Students recall that Larson not only encouraged learning from her lessons, but from each other. She encouraged her students to share their own varying experiences and backgrounds, and created an open and welcoming space for students to speak their minds.
“Dr. Larson is and always will be my favorite teacher I have ever taken in my academic learning,” said Josh Jablonsky, an ASU alumnus, who took six of Larson’s classes. “Dr. Larson taught me to be open minded, always do your research so you can contribute to the conversation, as well as always look at problems through other people's perspectives.”
At the heart of all her work, Larson says, is a value instilled in her since childhood: service.
Growing up in Rice Lake, a quiet town in northern Wisconsin known for its farmed wild rice and warm hospitality, Larson was a middle child of six brothers and sisters, raised by parents who emphasized kindness, acceptance and caring for others.
If there was a kid at school being bullied, Larson was always befriending that person. At every birthday party she had, she never excluded anyone.
“We did things through the church or community, if someone was sick or someone passed away, we made the casserole to take to the house or we cleaned up the church after the funeral dinner, things like that,” Larson recalled. “We were always doing something.”
It’s this spirit that she took into her research and passed forward through her teaching.
Combining service and learning, Larson simultaneously exposed students to the needs of society, and the opportunities to get engaged to help.
Larson served as the faculty adviser for half a dozen student organizations committed to service, including COAR (Community Outreach Advocacy for Refugees), Devils Pitching In, Stand Up for Kids, Nourish International, Global Outreach and Student Social Network for Global Education alongside others.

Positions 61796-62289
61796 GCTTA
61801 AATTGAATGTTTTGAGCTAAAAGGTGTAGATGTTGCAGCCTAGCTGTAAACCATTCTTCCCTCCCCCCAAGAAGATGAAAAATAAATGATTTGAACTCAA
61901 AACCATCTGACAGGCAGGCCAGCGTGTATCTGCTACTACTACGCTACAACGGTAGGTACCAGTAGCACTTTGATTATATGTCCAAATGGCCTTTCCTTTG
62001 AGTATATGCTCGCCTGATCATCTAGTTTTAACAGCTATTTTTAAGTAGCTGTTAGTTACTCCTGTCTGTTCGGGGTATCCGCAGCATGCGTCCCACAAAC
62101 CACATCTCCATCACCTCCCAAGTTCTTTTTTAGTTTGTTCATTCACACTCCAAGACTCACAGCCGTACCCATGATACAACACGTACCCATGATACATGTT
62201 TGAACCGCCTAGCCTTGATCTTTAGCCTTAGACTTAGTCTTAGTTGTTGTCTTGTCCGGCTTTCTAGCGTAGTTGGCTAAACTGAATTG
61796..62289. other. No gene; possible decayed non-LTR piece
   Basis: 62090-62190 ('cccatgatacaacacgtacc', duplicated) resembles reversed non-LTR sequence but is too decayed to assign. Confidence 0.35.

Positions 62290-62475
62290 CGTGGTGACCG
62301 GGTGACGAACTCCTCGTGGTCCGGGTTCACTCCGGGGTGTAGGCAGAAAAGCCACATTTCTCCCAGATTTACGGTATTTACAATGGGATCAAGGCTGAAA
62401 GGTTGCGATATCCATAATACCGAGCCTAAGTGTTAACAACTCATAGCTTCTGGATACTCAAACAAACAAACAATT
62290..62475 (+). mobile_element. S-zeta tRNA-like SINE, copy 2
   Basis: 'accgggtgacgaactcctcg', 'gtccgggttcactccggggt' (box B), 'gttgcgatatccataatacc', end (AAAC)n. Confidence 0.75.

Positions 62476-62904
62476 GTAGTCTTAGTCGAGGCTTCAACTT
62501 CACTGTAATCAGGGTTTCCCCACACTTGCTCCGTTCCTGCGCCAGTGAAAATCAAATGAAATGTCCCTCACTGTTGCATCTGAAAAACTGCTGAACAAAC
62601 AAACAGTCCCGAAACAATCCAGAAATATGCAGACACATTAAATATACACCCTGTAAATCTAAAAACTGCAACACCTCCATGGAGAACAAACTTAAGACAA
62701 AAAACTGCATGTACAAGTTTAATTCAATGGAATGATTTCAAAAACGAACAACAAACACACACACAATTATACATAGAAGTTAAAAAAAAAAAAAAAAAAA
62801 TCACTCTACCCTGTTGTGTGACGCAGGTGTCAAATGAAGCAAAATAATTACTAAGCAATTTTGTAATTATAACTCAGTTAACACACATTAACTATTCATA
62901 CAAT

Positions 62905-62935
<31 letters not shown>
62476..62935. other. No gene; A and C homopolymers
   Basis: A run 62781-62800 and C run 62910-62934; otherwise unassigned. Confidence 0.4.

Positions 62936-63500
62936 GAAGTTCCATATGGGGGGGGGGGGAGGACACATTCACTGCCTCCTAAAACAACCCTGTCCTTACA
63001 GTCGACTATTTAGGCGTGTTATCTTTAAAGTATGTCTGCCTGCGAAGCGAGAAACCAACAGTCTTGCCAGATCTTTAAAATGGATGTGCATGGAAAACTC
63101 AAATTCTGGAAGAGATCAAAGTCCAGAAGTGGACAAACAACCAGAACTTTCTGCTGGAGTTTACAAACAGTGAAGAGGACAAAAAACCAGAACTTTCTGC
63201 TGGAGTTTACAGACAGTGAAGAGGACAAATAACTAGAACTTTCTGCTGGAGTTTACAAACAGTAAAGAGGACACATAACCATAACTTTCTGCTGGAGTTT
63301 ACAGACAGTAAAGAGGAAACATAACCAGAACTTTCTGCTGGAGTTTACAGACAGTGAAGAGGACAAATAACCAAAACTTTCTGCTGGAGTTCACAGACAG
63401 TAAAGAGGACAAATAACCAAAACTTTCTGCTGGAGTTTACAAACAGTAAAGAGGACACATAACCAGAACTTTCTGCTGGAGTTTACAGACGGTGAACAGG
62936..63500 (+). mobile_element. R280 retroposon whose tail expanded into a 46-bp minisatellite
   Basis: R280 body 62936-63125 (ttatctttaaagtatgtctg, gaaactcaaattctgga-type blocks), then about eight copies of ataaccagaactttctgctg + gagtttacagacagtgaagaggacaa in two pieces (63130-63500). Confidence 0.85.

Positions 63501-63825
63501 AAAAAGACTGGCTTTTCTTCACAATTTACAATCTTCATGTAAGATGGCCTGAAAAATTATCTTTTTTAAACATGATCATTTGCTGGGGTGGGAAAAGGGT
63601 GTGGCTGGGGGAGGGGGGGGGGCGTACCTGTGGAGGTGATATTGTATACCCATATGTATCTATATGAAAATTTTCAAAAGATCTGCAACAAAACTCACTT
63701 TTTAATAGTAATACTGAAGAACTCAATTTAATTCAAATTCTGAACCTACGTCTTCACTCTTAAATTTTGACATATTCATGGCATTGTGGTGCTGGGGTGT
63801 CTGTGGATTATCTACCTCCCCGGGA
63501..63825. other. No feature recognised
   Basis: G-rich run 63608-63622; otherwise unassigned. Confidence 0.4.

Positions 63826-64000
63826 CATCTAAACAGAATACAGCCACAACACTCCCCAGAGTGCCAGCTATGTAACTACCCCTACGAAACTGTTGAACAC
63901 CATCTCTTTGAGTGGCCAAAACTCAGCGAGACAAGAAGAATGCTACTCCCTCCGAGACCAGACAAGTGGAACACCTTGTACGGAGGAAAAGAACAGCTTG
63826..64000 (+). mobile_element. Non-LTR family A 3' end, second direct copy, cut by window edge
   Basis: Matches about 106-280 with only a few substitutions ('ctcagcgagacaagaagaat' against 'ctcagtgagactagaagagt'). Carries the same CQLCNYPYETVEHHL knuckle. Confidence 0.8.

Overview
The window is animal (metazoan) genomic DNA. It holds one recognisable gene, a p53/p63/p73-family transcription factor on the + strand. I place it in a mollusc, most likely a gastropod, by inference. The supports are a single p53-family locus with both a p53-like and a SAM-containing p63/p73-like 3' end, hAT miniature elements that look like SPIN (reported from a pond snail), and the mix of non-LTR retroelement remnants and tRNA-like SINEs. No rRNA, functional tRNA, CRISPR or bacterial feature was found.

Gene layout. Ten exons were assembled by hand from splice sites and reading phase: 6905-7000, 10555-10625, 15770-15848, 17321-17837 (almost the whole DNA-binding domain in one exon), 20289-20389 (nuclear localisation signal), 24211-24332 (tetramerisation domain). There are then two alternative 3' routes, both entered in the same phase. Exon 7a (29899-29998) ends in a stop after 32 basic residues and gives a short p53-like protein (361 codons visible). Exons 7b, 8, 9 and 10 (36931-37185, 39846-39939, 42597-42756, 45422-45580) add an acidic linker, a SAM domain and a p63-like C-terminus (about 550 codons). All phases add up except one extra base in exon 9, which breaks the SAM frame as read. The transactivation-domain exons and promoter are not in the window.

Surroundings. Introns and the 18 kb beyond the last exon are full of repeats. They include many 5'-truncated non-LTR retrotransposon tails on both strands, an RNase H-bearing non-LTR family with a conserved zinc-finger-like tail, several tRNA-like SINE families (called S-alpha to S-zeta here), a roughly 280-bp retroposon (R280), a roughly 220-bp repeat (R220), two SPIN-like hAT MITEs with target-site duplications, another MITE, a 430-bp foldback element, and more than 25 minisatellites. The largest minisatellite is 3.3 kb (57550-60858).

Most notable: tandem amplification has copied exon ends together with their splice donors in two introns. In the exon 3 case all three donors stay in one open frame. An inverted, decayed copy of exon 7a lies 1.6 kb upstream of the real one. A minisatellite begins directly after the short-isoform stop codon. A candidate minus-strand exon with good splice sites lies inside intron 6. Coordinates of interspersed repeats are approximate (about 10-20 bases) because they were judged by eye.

She also spearheaded and organized the School of Geographical Sciences and Urban Planning’s annual volunteer holiday campaign, which sponsors local, newly settled refugee families through the International Rescue Committee.
She was a founding member of the ASU School of Geographical Sciences and Urban Planning Justice Equity Diversity and Inclusion (JEDI) committee, a community-development visioning and workshop facilitator for Arizona Indigenous tribes, and an Arizona Geographic Alliance affiliate faculty member who gave talks to K–12 teachers about global issues and the world’s changing demographics.
“The most important lessons I learned from Dr. Larson was the importance of continuing to educate yourself on issues around the world and the importance of even small acts of advocacy,” said Ashley Thompson, ASU alumnus and former COAR student president. “Dr. Larson worked so hard to encourage all of her students, both within her classes and without, to participate in advocacy acts, like hosting or participating in drives for toiletries and other needed goods for refugees or children being detained at the border.
“I feel so privileged to have gotten to work with Dr. Larson during her time at ASU. She is so kind and has such a passion for service for others.”
Larson will miss her colleagues, students and teaching, but says she’s grateful for the friendships she’s been able to maintain over the years.
When asked what lies ahead after retirement, Larson doesn’t hesitate: “Lots of traveling.”
Some of her plans already include traveling to Italy or Morocco in the winter, and then spending some time teaching English to children on a small island in Brazil alongside another retired ASU faculty member.
“I want to keep traveling, I’ll take any opportunity that's offered to travel and go somewhere,” Larson said. “I’ll go anywhere I can and if there isn’t an opportunity, I’ll create one to travel. I could even see myself working with immigrants at the border.”
And for Larson, she says, at the center of her travels, “there will always be service.”
Whether in Tempe or across the southern border or around the globe, Larson’s commitment to others is evident, palpable and clear.
“It’s just second nature, it makes me feel like I’m doing something for humanity,” Larson said. “Service, that's me.”